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China and India drag down JPM Asia
JPM’s Edward Pulling is looking to get back on track after his exposure to China and India saw him underperform the benchmark over three and five years.
Edward Pulling’s JPM Asia fund has endured a difficult two years, with both of its biggest country bets – India and China – and its decision to back industrials over utilities and telecoms severely affecting performance.
The fund, which features in our Citywire Selection recommendations, maintains a strong bias towards China through a 26% direct investment and a further 18% in Hong Kong, the bulk of which is in China-focused enterprises.
Sceptical about a Chinese 'hard landing'
Lead client portfolio manager Pinakin Patel fervently believes that China will avoid a 'hard landing', and has maintained a different view from much of the market for some time. In the past he was sanguine about ongoing concerns over a property bubble and high levels of non-performing bank loans, both of which have failed to happen so far.
Despite the recent spate of poor data coming out of China, Patel believes the Chinese economy can manage its way out of the slowdown, and is looking for a sign that policymakers are trying to revive the economy.
Although he concedes that the headline numbers don’t look great, he is hearing anecdotal evidence that the slowdown has been overdone, and thinks the recent rate cut might signal the start of that revival.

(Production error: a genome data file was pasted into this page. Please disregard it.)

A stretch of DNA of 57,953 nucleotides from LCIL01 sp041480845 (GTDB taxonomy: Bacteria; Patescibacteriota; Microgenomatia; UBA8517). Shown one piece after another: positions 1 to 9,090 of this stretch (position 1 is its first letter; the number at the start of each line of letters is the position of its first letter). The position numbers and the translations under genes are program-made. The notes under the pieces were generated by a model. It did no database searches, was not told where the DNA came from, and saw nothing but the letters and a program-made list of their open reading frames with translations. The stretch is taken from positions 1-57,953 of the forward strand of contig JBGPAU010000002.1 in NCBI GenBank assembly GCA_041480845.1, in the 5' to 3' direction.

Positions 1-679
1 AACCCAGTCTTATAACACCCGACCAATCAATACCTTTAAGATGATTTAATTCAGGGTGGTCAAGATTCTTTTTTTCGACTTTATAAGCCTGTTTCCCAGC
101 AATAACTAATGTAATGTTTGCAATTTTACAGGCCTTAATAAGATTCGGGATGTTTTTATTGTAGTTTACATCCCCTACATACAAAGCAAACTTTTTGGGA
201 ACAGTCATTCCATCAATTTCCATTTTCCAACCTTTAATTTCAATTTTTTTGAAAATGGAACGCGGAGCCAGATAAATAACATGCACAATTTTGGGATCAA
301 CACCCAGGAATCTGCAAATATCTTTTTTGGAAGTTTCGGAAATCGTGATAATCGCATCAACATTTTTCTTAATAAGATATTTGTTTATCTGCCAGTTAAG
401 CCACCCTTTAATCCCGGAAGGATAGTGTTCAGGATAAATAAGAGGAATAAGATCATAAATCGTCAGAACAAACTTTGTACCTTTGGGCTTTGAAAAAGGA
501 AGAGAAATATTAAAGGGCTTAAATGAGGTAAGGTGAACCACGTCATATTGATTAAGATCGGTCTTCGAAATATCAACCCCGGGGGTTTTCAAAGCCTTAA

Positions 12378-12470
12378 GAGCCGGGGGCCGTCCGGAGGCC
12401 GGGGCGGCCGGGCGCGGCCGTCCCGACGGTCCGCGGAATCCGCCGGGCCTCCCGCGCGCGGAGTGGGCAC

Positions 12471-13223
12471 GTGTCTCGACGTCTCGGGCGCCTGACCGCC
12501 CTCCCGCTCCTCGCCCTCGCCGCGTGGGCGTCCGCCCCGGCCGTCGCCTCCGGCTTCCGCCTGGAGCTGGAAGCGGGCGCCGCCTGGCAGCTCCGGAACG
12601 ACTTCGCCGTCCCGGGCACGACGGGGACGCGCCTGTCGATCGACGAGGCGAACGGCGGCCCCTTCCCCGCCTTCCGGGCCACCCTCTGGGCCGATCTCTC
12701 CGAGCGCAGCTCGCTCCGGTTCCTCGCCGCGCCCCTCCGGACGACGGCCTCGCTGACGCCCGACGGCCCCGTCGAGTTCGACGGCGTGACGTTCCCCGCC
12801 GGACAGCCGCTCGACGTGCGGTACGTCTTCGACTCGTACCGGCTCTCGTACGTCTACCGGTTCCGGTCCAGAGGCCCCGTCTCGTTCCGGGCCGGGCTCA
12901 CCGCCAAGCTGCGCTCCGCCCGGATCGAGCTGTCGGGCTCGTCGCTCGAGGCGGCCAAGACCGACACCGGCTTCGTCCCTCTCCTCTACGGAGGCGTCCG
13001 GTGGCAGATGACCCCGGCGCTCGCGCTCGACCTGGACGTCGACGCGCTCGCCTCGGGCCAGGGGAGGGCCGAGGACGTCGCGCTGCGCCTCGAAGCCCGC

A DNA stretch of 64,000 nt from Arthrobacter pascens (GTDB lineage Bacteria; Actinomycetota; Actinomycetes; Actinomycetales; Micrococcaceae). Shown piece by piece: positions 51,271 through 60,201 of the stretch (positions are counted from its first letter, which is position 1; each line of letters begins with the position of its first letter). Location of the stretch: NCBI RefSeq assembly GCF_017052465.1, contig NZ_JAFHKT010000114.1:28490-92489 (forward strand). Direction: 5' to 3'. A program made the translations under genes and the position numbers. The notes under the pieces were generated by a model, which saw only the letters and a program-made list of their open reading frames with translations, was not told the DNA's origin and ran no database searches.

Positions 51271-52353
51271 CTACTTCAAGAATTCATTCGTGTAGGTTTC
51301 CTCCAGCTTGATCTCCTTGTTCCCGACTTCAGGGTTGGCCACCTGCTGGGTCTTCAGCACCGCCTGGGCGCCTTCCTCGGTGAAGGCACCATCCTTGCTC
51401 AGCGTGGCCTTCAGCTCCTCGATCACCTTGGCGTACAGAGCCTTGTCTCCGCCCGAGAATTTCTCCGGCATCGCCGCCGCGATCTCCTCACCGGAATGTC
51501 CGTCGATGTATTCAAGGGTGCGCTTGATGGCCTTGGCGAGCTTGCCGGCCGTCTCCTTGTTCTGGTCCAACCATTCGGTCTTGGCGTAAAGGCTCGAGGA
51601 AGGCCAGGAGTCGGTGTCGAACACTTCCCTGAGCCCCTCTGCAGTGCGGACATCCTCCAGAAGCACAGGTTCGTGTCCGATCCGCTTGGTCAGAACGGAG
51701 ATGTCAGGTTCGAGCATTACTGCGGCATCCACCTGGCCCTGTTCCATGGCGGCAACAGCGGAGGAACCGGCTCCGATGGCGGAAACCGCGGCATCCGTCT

Much of his positivity stems from the strong corporate fundamentals, which he thinks have been largely ignored by investors, along with bourgeoning consumer demand in China. He highlights the impressive performance of China Sands, the Hong Kong-listed Macau gaming company, as a way to access this theme.
The fund is also heavily invested in banks and property companies, along with the cement firms and engineers that would benefit from an upturn in domestic growth.
Less keen on India
This same domestically driven consumer demand story is what drew him to India, but he has since retraced his steps and significantly reduced the weighting. At the end of November last year the fund’s allocation to India stood at 16.2%, while by the end of April it had more than halved, and now stands at an index underweight of 8%.
His concerns stem from the Indian political environment and its ramifications for foreign domestic investment. Clearly, political risk is part of any investment in Asia, but the ongoing Vodafone (VOD.L) court case is leading to severe underinvestment from foreign companies, with the country receiving just a quarter of the foreign direct investment that Indonesia enjoys.
In addition to China, the fund maintains a positive view on Indonesia and Thailand. Although the position in Indonesia was trimmed at the beginning of the year on the grounds that it looked fully priced after such a good run, the country is still a fund overweight.
Thailand: attractive valuations
The fund has 6.4% invested in Thailand, where he believes the stock market looks cheap relative to other countries in the region. Key holdings include poultry producer CP Foods and domestic banks Kasikorn and Krung Thai.
There is no question that this fund has underperformed, with its big calls repeatedly hampering performance in recent years. Pulling’s insistence on backing economies and sectors that are susceptible to a downturn in Western and Chinese growth has seen the fund fall below the benchmark over the past five years, returning 21% compared with a 33% return on the FTSE Asia Pacific ex Japan index.
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